IT sounds wrong to say we went to the beach on Sunday. Having been brought up in Cornwall, I know I should really say we went ‘down beach’, but since Sunday’s outing was to a Devon beach perhaps it doesn’t matter so much if I break the old habit.
Cornish beaches, so often nestling tantalisingly at the foot of cliffs (think Poldark) almost always require mountaineering skills to get to them. Such efforts were well-rewarded for our family when I was a child: a cove of our own, rock pools, egg sandwiches, six swims, elaborate sandcastles, and sometimes the shocking joy of seeing bookish, sensible Dad, transformed by flapping swimming trunks, run into the sea, perform a handstand and run back out again to the sanctuary of a towel and his place on the rocks beside Mum. “That’s it for this year!” he’d tell my sister and me when we begged him to do it again.
Later, the trek back up perilous snaking paths lined with tufts of pink sea thrift, occasionally pausing to look back wistfully at the shimmering blue below, seemed an interminable, aching, effortful way to end a perfect day.
There was no such effort involved in Sunday’s outing ‘down beach’, where, thanks to the geographical differences between dramatic south Cornwall and gentler south Devon, there were no cliffs to negotiate, no ‘down’ at all, as we were able to park the car within a level walk, all of half a minute from the beach.
This was just as well, as mountaineering is not yet in the suite of accomplishments of my grand-daughters, toddler Poppy and her newborn sister, Clemmie (aka Drinky). In fact Clemmie stayed for the most part firmly anchored to her mummy’s front in a sling contraption, only occasionally testing her lungs in competition with the gulls.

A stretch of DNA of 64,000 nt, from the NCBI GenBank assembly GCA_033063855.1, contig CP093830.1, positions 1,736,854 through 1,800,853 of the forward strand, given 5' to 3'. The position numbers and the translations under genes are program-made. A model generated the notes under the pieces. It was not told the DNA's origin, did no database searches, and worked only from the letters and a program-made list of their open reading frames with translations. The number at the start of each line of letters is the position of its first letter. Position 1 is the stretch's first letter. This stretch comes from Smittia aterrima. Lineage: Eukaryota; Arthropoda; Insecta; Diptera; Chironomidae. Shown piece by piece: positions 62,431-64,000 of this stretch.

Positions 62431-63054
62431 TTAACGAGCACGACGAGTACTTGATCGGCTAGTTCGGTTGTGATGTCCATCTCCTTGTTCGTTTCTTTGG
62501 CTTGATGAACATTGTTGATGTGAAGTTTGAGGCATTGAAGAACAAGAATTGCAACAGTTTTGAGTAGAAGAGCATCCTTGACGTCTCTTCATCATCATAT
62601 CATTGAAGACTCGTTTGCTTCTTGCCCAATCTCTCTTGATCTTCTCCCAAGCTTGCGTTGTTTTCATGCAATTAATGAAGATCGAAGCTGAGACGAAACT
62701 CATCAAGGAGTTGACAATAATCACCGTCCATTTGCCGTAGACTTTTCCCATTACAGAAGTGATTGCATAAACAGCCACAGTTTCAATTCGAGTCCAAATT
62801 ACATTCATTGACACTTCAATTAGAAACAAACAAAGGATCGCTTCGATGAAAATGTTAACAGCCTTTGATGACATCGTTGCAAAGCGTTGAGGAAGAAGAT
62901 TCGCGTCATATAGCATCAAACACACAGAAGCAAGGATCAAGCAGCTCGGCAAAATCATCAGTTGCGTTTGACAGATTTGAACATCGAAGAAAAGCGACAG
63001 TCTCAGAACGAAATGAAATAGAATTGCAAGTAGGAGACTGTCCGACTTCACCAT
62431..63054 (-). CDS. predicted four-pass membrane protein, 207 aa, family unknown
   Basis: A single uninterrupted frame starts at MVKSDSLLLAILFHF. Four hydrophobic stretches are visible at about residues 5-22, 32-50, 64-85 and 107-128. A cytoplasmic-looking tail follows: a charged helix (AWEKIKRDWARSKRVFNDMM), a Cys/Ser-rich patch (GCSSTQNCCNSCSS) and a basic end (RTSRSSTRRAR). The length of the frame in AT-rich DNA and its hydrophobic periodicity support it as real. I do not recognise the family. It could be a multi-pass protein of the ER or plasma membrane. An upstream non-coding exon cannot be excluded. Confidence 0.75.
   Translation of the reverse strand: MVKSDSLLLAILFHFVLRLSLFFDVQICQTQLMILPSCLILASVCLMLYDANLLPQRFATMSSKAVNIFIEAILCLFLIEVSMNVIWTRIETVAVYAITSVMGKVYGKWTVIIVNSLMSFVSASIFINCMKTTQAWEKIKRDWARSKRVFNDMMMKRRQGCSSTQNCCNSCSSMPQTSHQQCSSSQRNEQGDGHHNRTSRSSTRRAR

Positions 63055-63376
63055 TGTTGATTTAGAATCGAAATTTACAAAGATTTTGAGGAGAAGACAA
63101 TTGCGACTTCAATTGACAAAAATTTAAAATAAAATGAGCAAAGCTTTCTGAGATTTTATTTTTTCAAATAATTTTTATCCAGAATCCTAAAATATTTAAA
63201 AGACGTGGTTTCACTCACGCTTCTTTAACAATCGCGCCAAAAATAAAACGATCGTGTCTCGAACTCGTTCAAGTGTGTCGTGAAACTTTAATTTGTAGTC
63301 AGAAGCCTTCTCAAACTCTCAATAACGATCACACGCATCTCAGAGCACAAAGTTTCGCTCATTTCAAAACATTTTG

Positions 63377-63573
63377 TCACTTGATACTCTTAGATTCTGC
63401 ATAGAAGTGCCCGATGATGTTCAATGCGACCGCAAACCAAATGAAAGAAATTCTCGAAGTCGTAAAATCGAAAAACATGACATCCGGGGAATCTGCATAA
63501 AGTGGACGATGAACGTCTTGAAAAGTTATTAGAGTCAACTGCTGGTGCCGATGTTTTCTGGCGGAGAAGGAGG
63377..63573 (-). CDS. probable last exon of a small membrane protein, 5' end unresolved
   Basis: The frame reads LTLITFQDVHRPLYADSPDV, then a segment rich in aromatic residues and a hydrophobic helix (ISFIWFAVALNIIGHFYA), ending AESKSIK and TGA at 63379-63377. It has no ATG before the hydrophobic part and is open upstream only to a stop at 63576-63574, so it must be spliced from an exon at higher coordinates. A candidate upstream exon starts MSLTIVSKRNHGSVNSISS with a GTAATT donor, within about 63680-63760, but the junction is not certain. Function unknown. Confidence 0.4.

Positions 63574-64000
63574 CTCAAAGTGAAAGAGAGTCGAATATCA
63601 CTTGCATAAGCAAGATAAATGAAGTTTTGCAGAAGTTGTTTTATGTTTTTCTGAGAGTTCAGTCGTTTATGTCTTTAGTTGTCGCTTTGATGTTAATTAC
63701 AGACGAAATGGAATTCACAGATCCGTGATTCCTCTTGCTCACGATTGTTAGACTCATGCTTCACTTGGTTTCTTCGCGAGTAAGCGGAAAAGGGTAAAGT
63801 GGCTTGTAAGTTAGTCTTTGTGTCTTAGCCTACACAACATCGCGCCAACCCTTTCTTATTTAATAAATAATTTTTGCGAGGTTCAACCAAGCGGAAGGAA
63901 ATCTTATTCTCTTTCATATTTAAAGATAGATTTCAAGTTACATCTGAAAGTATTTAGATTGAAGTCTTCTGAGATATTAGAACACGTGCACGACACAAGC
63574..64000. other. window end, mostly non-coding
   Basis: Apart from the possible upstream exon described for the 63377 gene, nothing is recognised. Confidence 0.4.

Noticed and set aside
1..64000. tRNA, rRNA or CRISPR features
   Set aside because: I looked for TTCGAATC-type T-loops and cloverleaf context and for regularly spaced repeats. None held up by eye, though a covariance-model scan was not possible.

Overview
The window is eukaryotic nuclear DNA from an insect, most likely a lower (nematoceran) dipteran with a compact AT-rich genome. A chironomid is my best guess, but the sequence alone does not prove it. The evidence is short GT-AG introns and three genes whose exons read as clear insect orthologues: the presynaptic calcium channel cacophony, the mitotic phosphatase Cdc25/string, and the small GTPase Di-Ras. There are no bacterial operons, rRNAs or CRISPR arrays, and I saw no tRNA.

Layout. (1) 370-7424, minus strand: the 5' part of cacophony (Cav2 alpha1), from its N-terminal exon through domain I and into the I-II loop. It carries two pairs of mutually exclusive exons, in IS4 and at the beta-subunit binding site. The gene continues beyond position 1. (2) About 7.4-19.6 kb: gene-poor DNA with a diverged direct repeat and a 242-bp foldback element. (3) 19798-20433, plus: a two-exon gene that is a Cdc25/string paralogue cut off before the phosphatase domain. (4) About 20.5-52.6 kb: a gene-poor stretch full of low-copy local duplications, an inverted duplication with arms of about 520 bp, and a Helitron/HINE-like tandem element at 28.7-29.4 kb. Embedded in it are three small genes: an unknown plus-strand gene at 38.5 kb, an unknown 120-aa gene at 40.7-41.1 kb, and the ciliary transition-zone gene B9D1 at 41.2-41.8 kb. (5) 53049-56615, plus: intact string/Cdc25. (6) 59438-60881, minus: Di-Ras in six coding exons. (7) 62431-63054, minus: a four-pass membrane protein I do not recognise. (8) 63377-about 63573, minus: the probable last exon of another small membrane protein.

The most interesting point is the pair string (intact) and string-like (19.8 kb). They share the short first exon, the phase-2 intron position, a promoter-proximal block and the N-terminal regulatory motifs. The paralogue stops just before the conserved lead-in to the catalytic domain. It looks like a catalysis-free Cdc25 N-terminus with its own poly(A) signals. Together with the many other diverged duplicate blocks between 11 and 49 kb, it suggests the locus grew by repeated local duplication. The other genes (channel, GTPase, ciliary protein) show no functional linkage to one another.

Poppy, on the other hand, scampered and capered as only two-and-a-half year-olds can when given the freedom of a beach and access not just to her daddy on a rare day off but also to her granny who fancies herself as an ace builder of sandcastles.
In fact, Poppy and I built more roads than sandcastles, using large flat pebbles to pave a route between Camp Baby and our chosen play area some distance away. It was when excavating for tiny pebbles for her collection – milky white and humbug-striped ones being particularly favoured – that Poppy found real pirate treasure.
“Look at this!” she exclaimed, pulling out a shiny 10-pence piece, for all the world a modern-day doubloon, albeit more silver than gold. I shared her excitement as we dug for more. Never mind that our efforts were in vain. Finding one piece of genuine treasure was quite enough to make Poppy’s day.
I blessed whoever had let it slip from their purse or pocket. They can never know how much their loss meant to a little person who likes nothing more than an adventure with a happy ending.
For us adults the day had a happy ending, too, because this lovely beach proved to have everything a family could want or need for seaside comfort. (Everything, I noticed, except the hat, scarf and gloves I could have done with to augment my three layers and wind-proof jacket.) The shop, selling every size and colour of bucket, spade and much else, is next to the café offering exceptionally good locally produced food and in front of a block of loos that deserves prizes for cleanliness.
I was terrifically uplifted by the whole outing – and I hadn’t even been the one who’d found the treasure. Or perhaps I had.